A Southwest Florida retail hub is on the cusp of a major shift — including doubling its offering of food and beverage establishments. Will the moves pay off?
While the retail real estate industry continues its mostly e-commerce-induced shakeout, the future of mall transformations can be seen up close in Southwest Florida.
Shopping centers nationwide, in all classes, have chased the entertainment and lifestyle trend for several years. Gone are dozens of big and bulky department stores, a slow burn facilitated by closures and bankruptcies. A mix of gathering-spot restaurants with millennial-fueled menus are taking the place of many of those legacy tenants. Others are filling the space with creative reuse, from chain-based gyms to medical clinics.
The reason behind the shift is simple: “Everyone knows the only thing you can't buy online is experience,” says Whitney Livingston, senior vice president of management services at Madison Marquette, a Washington, D.C.-based real estate development and investment firm. “There are a lot of landlords looking for tenants today, and we've had to modify development plans,” to reach that segment.
A prime example of that is happening at Bell Tower Shops, at the corner of U.S. 41 and Daniels Parkway in Fort Myers — a spot Livingston calls “bull's-eye real estate.”
A partnership that includes Madison Marquette and insurance giant Principal, according to Florida Division of Corporations records, owns the 343,000-square-foot Bell Tower Shops, built in 1982. A unit of Geneva, Switzerland-based investment firm Capital Guidance, Madison Marquette has owned a part of Bell Tower since 2004. Madison Marquette has also owned stakes in other prominent properties in the region, including Hyde Park Village in Tampa and the Mercato in Naples. The firm sold its interests in the Mercato in 2015, part of a $239.6 million deal, but remains its management, leasing and marketing company.
The Bell Tower redevelopment project, which began earlier in February, includes new inviting gathering areas; updated architecture and redesigned storefronts; and fresh paint and contemporary lighting, according to a statement.
The project is also planned to lure new tenants. The current mix at Bell Tower leans about 15% food and beverage entities, a figure that will likely rise to 30% or 35% after the redevelopment, says Livingston. That's a ratio on par with many other lifestyle centers nationwide.
One goal of the tenant shakeup, adds Livingston, “is to create something local and regional. That tends to be more authentic.”
While the Bell Tower redevelopment follows a key national retail trend, the project also got a big shove from the October 2016 closure of Saks Fifth Avenue. Saks had been a Bell Tower anchor since 1996.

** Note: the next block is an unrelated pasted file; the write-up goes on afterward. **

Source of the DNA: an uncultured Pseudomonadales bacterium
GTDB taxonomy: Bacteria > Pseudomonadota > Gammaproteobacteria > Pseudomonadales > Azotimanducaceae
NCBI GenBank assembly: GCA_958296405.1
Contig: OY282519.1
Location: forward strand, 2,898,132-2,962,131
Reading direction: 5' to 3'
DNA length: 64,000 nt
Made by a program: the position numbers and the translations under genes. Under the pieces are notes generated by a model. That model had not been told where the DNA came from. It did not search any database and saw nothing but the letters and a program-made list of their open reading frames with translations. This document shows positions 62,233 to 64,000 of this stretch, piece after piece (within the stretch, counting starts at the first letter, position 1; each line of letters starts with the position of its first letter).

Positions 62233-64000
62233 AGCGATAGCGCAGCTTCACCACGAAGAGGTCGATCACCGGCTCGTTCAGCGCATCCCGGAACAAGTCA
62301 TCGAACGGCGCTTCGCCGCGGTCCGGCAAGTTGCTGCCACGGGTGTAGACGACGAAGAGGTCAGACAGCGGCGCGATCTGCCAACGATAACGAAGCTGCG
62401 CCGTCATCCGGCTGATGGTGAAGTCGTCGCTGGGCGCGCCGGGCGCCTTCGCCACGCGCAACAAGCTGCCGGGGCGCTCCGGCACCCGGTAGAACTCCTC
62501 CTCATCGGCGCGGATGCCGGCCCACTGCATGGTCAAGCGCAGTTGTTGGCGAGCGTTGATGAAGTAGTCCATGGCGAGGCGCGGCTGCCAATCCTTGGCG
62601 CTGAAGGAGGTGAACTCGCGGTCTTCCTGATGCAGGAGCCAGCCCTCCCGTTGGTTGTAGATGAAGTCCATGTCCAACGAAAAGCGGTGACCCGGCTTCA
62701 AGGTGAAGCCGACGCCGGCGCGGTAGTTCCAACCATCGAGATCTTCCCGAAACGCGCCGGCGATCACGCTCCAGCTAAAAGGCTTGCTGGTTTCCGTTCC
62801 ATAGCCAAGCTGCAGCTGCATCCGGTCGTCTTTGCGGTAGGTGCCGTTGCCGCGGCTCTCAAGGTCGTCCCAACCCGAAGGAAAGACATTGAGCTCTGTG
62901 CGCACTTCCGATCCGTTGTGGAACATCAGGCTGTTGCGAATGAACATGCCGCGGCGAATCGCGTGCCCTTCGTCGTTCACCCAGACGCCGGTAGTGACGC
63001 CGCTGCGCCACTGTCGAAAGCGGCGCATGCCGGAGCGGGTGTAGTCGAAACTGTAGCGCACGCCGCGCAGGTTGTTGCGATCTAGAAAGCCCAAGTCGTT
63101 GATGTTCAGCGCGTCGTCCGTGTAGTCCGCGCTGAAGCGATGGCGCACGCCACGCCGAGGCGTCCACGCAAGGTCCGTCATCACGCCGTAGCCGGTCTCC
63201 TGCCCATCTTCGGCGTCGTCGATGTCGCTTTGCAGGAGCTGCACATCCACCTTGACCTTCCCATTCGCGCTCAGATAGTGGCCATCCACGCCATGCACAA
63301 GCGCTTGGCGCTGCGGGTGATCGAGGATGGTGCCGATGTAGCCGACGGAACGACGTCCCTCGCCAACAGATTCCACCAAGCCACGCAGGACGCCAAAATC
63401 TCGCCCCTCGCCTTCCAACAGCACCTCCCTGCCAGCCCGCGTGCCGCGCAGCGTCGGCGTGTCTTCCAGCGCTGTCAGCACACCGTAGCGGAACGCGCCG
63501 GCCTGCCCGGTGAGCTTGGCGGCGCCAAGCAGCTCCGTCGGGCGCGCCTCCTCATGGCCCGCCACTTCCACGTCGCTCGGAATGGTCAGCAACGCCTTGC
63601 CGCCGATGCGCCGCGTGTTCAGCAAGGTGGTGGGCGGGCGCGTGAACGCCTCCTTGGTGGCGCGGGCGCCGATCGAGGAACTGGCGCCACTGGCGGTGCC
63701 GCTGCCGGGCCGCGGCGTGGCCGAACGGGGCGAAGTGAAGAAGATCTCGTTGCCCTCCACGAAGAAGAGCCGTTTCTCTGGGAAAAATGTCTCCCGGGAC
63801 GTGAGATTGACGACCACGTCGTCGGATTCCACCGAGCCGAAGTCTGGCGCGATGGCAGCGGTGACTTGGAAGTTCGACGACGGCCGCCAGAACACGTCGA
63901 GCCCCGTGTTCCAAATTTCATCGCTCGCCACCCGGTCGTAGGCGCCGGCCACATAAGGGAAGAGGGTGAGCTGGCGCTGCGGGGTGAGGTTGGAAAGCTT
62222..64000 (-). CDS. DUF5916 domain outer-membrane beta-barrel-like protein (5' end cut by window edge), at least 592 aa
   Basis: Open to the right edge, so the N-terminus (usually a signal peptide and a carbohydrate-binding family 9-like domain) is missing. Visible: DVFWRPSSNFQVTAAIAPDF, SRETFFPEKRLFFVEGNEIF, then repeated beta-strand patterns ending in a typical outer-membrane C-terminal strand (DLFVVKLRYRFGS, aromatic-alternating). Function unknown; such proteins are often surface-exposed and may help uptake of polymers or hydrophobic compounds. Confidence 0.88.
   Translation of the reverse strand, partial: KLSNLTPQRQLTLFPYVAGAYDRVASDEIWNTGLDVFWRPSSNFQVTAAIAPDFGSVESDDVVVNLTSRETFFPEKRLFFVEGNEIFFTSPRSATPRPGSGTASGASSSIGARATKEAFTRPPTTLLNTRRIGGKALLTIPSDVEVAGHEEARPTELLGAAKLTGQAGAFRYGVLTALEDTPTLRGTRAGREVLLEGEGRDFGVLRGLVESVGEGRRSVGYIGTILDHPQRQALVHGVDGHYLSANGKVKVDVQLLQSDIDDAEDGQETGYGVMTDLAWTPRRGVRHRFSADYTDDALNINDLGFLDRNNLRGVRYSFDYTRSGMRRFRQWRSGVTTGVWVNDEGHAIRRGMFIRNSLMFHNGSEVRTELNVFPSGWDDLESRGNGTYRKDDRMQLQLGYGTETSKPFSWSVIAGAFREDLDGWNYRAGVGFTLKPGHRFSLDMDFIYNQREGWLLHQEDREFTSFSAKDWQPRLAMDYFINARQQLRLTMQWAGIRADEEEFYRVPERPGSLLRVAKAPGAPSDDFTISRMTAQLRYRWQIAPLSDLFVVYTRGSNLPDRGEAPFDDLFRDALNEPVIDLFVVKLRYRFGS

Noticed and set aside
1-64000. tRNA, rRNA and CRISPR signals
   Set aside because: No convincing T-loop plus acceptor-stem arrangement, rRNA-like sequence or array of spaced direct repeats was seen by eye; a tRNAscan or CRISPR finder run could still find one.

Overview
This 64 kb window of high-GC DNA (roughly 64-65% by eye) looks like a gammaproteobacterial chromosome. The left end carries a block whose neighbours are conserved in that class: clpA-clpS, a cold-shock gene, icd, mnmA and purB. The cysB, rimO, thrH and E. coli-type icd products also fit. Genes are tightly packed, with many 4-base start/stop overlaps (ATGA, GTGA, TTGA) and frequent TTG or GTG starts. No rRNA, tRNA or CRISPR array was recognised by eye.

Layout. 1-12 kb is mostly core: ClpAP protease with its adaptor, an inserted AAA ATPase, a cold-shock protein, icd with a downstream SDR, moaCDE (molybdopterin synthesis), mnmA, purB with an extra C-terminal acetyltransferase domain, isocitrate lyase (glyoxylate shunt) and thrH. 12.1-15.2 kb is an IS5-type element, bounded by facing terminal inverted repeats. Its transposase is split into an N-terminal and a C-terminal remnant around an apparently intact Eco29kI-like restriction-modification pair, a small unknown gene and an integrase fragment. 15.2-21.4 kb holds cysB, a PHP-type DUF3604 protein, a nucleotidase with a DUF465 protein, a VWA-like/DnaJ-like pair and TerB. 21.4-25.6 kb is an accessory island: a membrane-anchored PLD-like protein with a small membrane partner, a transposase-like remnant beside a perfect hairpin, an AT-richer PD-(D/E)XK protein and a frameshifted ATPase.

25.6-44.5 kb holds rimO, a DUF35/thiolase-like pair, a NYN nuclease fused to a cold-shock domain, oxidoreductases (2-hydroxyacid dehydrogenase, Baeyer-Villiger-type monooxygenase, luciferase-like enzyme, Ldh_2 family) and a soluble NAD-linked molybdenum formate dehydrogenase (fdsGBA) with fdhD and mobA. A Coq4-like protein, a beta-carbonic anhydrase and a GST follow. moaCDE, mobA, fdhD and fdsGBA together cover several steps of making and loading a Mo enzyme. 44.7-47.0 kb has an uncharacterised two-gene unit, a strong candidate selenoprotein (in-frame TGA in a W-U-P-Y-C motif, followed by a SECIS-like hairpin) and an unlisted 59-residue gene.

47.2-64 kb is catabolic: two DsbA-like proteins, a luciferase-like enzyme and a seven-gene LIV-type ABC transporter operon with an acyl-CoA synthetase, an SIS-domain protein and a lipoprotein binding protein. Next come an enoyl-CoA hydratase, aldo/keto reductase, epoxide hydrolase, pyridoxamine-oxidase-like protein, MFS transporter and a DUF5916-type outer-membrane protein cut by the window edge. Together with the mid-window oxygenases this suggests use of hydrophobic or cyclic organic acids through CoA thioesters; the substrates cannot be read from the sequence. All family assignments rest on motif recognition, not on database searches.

“While we're regularly looking at the Bell Tower Shops, with the Saks Fifth Avenue vacancy, we saw it as an opportunity to do something different,” says Livingston, who grew up in Tampa and is now based in Dallas. “That 40,000 square feet gave us the critical mass.”
Madison Marquette officials declined to comment on the projected total investment in the upgrades — the first renovations at the property since 2009. “The investment is substantial,” says Livingston. “The landlord is committed.”
The overhaul will also provide another benefit for Madison Marquette, in fixing what Livingston calls a design flaw with signage at some stores. “Tenants look for three things — access, visibility and signage. Those are must haves,” says Livingston. The design issues at Bell Tower, she says, can be “significant hurdles in attracting best-in-class tenants.”
In terms of attracting customers and shoppers, the vision with Bell Tower, says Livingston, is to be a “modern town square.” The kind of something-for-everyone place, she adds, where activity ranges from a gym class at 8 a.m. to a drink with friends at 11 p.m. In between will be experienced-based retail, from getting nails done to coffee to groceries. Says Livingston: “It's going to be a place where you can park your car once.”
Push and Pull
A new retail real estate study from consulting firm A.T. Kearney says the heart of the shopping mall industry's seismic shift, from selling merchandise to offering experiences, leans on one key fact: owning stuff isn't as important to younger consumers as is experiencing things.